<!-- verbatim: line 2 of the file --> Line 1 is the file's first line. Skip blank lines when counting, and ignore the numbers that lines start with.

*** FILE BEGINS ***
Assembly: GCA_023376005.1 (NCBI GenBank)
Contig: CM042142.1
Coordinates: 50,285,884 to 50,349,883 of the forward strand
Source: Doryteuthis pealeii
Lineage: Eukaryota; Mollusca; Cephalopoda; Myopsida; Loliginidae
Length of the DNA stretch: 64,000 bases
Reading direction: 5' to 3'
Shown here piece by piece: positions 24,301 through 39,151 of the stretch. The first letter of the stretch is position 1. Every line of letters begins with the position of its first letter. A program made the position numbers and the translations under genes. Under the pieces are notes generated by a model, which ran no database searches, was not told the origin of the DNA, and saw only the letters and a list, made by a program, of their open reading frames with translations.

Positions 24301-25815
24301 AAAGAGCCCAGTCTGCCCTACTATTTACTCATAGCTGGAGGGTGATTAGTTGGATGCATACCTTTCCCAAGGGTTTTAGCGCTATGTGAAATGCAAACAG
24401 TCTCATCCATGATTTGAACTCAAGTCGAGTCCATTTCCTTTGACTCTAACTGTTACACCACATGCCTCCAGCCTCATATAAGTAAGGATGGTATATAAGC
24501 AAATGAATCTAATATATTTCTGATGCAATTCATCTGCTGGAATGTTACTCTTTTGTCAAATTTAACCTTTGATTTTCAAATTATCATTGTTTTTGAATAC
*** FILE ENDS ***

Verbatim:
Contig: CM042142.1